Competing Legalization Campaigns Active in Arkansas

Two separate campaigns in Arkansas have started collecting signatures to put competing legalization questions on the November ballot.

Full story after the jump.

Arkansas canna-activists are circulating petitions for competing adult-use cannabis legalization proposals for the 2020 General Election ballot, 5 News reports. Both groups need to collect 89,151 valid signatures by July 3 to put the issue to voters and both claim to have already surpassed 10,000 signatures.

The measure backed by Arkansas for Cannabis Reform – the organization behind the state’s successful medical cannabis legalization bid in 2016 – would allow adults 21-and older to possess up to 4 ounces of flower, 2 ounces of concentrates or edibles (capped at 200 milligrams) and would allow individuals to cultivate six mature and six immature plants on their property. The proposal would require one retail dispensary per county – that doesn’t opt out – 30 per Congressional district, and one cultivation company per 250,000 residents. The proposal, a constitutional amendment, leaves rule and licensing promulgation to the Alcohol Beverage Control Division of the Arkansas Department of Finance and Administration.

Although the amendment does not include a tax rate, it does direct 60 percent of the cannabis-derived revenues to pre-k and afterschool programs, and whatever remains, after funding the program, to the University of Arkansas for Medical Sciences.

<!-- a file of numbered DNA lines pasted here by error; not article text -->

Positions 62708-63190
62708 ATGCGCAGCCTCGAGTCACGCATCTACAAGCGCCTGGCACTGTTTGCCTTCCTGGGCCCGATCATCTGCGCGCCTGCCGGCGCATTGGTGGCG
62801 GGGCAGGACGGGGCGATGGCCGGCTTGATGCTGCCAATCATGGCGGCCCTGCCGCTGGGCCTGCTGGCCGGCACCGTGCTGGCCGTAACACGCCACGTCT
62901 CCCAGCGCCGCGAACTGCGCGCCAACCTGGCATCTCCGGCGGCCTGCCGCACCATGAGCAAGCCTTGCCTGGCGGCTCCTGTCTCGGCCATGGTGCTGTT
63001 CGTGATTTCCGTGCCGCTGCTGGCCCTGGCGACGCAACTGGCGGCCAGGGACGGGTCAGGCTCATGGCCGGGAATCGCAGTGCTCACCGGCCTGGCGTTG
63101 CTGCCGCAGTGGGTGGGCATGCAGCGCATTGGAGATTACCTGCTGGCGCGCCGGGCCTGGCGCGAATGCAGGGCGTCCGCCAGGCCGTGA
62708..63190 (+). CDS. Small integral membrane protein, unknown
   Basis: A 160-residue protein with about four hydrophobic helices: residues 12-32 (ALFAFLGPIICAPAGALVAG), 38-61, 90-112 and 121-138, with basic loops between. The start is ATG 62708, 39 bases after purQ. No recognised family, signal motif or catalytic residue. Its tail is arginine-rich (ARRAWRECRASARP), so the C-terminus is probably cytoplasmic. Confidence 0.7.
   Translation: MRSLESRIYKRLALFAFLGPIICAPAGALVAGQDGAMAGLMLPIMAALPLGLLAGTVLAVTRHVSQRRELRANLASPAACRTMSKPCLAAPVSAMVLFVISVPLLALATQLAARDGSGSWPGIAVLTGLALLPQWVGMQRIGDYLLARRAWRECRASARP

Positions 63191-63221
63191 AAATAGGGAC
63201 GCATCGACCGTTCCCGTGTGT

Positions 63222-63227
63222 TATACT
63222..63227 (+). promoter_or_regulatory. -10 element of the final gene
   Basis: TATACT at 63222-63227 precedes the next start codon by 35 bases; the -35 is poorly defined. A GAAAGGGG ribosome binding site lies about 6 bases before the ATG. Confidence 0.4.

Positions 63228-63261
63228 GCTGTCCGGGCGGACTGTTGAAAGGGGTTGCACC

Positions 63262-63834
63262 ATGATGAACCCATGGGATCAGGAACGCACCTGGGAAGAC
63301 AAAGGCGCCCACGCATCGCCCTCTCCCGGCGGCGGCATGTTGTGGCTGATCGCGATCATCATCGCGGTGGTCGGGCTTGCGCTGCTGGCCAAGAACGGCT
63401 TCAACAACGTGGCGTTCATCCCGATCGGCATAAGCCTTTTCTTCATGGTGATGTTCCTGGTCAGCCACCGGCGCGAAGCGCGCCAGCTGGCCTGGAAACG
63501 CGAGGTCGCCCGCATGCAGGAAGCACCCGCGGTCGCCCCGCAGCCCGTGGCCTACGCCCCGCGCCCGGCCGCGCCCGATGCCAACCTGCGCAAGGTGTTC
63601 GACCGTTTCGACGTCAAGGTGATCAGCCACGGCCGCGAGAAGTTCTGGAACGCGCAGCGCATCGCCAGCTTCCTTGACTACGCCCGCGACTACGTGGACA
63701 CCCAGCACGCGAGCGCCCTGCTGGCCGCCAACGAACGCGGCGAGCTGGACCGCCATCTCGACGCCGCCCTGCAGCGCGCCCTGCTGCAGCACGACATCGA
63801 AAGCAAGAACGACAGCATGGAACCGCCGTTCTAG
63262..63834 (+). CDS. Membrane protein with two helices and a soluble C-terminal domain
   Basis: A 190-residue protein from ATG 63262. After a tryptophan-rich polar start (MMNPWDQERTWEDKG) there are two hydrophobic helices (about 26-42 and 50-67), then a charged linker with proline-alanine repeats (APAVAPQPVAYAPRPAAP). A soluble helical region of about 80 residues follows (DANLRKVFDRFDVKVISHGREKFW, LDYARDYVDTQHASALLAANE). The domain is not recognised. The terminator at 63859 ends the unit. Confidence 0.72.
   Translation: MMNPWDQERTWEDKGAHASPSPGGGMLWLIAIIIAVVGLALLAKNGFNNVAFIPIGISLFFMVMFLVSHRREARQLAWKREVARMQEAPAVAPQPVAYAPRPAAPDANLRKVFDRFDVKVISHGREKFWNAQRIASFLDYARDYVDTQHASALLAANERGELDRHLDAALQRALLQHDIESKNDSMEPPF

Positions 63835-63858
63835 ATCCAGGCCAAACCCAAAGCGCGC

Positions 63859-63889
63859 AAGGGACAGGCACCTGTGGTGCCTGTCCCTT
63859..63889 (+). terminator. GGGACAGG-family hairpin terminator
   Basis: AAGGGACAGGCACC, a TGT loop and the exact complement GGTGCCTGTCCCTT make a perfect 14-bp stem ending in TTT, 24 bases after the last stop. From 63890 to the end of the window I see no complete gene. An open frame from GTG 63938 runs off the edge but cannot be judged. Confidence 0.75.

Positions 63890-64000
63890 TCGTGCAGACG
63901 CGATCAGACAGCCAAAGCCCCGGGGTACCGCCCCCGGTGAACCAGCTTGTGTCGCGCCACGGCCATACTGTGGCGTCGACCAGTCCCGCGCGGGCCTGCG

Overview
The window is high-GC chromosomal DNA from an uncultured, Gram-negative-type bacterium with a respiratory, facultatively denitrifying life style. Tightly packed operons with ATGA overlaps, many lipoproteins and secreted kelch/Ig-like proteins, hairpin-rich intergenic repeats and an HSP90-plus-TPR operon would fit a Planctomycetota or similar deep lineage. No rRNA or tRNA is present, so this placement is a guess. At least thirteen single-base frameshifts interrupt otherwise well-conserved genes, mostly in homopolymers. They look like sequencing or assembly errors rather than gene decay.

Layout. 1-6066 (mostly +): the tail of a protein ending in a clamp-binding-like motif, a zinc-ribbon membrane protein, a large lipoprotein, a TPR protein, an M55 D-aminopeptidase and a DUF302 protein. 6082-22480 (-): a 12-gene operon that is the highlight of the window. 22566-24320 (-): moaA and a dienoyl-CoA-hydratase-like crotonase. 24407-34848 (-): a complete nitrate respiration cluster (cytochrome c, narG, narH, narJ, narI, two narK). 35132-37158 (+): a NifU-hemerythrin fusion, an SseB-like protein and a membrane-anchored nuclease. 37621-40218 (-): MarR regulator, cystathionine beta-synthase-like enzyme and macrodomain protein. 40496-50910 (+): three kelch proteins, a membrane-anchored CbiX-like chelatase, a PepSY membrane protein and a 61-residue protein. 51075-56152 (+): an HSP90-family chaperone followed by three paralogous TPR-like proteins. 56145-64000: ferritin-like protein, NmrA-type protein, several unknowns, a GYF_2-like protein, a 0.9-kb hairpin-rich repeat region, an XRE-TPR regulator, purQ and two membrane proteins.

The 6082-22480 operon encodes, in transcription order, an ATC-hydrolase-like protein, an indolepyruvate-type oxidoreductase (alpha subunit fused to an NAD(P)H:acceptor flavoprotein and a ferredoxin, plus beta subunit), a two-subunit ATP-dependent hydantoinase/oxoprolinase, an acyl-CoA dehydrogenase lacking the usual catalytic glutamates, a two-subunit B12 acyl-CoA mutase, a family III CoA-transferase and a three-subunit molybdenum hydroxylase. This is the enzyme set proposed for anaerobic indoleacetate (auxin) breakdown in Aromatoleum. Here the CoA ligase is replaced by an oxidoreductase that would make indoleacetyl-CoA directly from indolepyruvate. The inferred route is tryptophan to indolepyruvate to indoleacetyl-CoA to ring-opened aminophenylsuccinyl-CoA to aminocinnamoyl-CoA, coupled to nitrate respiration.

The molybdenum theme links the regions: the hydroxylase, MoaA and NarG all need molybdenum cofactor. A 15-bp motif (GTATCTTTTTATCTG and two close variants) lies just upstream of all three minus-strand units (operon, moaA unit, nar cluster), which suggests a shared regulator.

The amendment by Arkansas True Grass does not include any of the cultivator or retailer restrictions included in the competing proposal, sets fees for those licenses at $500, and allows individuals to grow 12 plants and an unlimited number of seedlings. Their measure caps daily flower purchases at 4 ounces for Arkansans and 1 ounce of flower and 72 ounces of edibles for non-residents.

The True Grass proposal would automatically expunge low-level cannabis crimes, while the Arkansas for Cannabis Reform plan would support other, third-party expungement campaigns.

Laree Treece, a volunteer with Arkansas for Cannabis Reform said the recreational legalization campaign would be “an uphill battle” and that having a competing petition circulating in the state is “confusing people.”

In 2016, Arkansas voters approved the medical cannabis amendment 53 percent to 47 percent. Last year the state’s 14 medical dispensaries sold 4,200 pounds of cannabis worth $28.13 million.

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